BY HOWARD KARLITZ
As an educator with 40-plus years of experience in both the private and public sectors, I’ve witnessed test score mania spread like a California wildfire, leaving behind a wasteland devoid of gifted, creative and effective teaching methodologies.
The No Child Left Behind law sparked the conflagration.
As this flawed philosophy morphed into a flawed operational system, test scores became the only seemingly rational way to evaluate it.
From the very first day of the school year, educators know that scores are the Holy Grail, and that all instruction is geared to a series of tests that loom many months away.
Teachers and students at all levels are now locked into a daily grind of prepackaged, teacher-proof instruction. And nobody up there in bureaucratic heaven seems to grasp the madness of it all.
As a result of this paradigm shift, students are no longer learning to read but learning to take a reading test.
They are no longer learning science or math or writing, but learning to take a science, math or writing test.
And the difference is profound.
The former involves creative thinking, higher-order reasoning skills and the potential to instill a love for the subject matter.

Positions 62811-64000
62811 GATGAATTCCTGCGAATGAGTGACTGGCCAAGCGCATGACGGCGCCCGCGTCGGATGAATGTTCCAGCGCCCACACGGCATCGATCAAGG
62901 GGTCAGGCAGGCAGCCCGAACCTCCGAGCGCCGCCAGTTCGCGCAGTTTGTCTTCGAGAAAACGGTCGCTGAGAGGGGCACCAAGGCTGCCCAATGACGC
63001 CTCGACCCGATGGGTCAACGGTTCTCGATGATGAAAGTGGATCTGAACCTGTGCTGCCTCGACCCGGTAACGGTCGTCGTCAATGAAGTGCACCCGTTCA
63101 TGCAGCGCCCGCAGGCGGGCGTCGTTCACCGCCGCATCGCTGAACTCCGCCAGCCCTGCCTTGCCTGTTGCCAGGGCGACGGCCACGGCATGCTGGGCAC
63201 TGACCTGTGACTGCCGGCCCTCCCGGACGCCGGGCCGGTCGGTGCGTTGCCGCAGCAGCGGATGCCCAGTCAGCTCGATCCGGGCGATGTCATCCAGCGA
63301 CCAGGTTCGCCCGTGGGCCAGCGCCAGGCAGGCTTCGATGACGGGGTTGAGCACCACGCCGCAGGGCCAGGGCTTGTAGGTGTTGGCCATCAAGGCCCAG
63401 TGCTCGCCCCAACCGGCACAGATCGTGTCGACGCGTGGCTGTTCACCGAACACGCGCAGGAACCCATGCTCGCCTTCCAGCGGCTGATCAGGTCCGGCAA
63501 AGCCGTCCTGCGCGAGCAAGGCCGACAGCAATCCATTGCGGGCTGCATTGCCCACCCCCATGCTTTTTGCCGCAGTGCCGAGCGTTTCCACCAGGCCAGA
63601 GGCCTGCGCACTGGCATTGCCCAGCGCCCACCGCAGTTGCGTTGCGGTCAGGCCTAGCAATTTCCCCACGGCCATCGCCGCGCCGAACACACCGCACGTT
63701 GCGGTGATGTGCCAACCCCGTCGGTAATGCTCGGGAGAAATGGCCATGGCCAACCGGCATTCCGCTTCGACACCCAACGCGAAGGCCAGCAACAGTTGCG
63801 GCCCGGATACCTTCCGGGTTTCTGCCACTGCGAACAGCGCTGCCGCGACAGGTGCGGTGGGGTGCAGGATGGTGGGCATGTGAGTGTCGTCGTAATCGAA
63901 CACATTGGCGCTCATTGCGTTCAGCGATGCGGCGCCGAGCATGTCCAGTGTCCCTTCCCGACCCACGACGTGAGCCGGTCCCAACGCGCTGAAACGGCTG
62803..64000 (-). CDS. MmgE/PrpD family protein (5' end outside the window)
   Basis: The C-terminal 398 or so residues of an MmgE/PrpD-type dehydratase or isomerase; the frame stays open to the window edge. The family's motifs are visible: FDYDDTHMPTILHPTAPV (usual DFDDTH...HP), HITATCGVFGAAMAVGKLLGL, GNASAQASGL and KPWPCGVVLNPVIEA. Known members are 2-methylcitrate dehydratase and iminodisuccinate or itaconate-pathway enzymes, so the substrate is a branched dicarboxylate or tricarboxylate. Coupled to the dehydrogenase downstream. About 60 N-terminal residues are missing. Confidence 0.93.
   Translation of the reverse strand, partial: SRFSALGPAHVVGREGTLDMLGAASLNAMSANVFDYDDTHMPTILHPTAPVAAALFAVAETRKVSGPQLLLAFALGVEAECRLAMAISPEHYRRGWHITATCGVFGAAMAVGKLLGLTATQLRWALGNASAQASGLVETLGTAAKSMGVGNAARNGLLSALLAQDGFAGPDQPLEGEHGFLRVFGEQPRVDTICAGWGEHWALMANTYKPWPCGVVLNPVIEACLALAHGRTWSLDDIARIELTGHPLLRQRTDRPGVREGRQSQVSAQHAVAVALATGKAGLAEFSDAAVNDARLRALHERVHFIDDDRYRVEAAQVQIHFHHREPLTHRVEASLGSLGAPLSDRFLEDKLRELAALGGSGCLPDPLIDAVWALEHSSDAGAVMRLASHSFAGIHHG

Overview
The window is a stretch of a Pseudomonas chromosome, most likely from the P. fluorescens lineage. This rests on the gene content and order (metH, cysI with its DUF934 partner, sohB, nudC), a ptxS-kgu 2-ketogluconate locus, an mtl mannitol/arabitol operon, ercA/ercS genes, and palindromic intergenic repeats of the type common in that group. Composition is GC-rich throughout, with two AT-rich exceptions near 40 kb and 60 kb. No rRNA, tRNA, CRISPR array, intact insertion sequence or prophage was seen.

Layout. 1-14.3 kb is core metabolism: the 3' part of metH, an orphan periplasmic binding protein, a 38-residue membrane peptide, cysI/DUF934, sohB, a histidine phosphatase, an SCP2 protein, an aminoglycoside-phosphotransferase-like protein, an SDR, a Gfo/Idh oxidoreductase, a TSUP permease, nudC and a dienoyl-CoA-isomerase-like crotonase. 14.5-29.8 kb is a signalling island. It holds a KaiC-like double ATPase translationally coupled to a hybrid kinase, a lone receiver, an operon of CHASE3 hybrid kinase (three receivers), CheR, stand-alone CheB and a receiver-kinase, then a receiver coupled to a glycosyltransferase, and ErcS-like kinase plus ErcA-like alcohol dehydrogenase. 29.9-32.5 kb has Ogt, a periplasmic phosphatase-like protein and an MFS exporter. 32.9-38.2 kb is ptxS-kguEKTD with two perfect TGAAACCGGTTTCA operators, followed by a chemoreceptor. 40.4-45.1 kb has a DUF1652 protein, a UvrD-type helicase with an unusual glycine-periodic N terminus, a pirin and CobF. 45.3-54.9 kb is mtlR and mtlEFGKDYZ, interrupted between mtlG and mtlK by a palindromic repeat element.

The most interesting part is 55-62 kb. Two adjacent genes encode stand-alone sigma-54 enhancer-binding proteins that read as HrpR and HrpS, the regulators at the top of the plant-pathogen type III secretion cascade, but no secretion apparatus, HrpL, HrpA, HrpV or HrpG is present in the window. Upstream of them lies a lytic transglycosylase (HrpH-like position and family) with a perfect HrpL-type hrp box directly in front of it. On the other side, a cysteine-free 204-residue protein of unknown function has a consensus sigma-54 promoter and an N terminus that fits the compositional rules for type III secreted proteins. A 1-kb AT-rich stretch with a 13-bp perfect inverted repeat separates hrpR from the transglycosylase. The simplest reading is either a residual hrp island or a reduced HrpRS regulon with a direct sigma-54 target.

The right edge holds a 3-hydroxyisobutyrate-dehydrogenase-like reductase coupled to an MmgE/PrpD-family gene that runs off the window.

The latter involves regurgitation of rote-learned material that will not only soon be forgotten, but has little or no connection or relevance with other rote-learned, test-centered material.
The days of an integrated curriculum, where the learning process flows among disciplines, has passed. Sadly, it is this very process from which true innovation is born.
If aspects of creativity involve the ability to see the relationship between variables in diverse disciplines, then teaching subjects within isolated, cage-like, test-driven milieus limits the possibility of generating innovative, interdisciplinary ideas. And this limitation applies to teachers as well as students.
I am not opposed to standardized tests.
In fact, I consider them to be an important tool in assessing progress. But the use of their results to assess teacher performance runs counter to everything I believe creative instruction is about.
No two teachers should be compelled to teach the same test-defined lesson at the same time in the same manner simply because they are in the same school in the same district.
Then why standardized tests at all? Simply stated, for the purpose of improving instruction.
At the end of the year, let teachers meet at grade or departmental level conferences to discuss what has worked for some and not worked for others.
By sharing this information with a competent principal in a professional threat-free environment, work can begin on replicating positive practices on a school-wide basis and restructuring or eliminating those practices that did not yield desired results.
In the end, it is the school community that is improved, not necessarily test scores.
And it is the student who ultimately benefits the most, as an environment of creative instruction begins taking form, shifting from a competitive to a collaborative dynamic.
Karlitz is part of the Horace Mann-Lincoln Institute. He has also served as principal, director and headmaster of the Meadow Oaks School.